Gov’t plans to ease burden of household debt
Several government departments including the FSC and the Finance Ministry are currently working on a five-year blueprint, which has raised interest as to what the debt measures will include.
The full implementation of the total debt service ratio (DSR), which was one of the president’s campaign promises, and a new debt-to-income (DTI) regulation are speculated to be at the center of the household debt long-term management measure.
This new evaluation isn’t expected to immediately cut back household debt but will be targeted at changing the way financial institutions give loans and therefore improve risk management in the long term.
The DSR evaluation is tougher than the existing system in that it is more stringent when it comes to evaluating the person seeking the loan. Not only does it factor in the mortgage that the person is seeking but also other types of existing loans including unsecured loans, deficit accounts and even installment payments on cars. Under this evaluation people with multiple loans or limited income will see a significant reduction in how much they are eligible to borrow.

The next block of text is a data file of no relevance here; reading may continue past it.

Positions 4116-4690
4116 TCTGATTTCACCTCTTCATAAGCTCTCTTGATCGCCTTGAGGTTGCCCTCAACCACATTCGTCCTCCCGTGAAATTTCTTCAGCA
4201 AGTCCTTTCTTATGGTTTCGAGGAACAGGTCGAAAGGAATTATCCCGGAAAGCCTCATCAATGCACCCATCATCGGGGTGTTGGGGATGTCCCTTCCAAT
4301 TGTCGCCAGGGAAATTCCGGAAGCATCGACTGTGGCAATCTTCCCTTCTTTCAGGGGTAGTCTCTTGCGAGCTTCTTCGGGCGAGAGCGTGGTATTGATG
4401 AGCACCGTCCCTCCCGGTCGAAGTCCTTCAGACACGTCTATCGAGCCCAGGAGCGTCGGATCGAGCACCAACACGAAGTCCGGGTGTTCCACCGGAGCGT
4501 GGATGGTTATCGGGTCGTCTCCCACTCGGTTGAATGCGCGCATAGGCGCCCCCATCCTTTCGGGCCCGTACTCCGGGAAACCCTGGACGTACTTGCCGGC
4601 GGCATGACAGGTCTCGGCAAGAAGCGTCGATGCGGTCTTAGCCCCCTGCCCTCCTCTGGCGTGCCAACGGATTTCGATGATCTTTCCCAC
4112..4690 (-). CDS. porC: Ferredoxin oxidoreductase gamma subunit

A new DTI will make it easier for younger people to borrow larger loans than those facing retirement or who do not have a steady source of income, as it will base the size of a loan on the prospect of the applicants income increasing and how promising their field of work is.
One of the measures said to be included is an expansion of the system where debt is written off on a mortgage for a property that’s value has depreciated. Currently the mortgage holder has to pay the full amount of the initial loan on the property, even when the value has fallen. But under the new measures it is likely that the depreciated amount will also be written off. This is likely to make financial companies more cautious when giving out loans.
Currently this system is only available to families whose annual income is less than 30 million won ($26,650) with a property that is 85 square meters (915 square feet) or smaller and valued at less than 500 million won.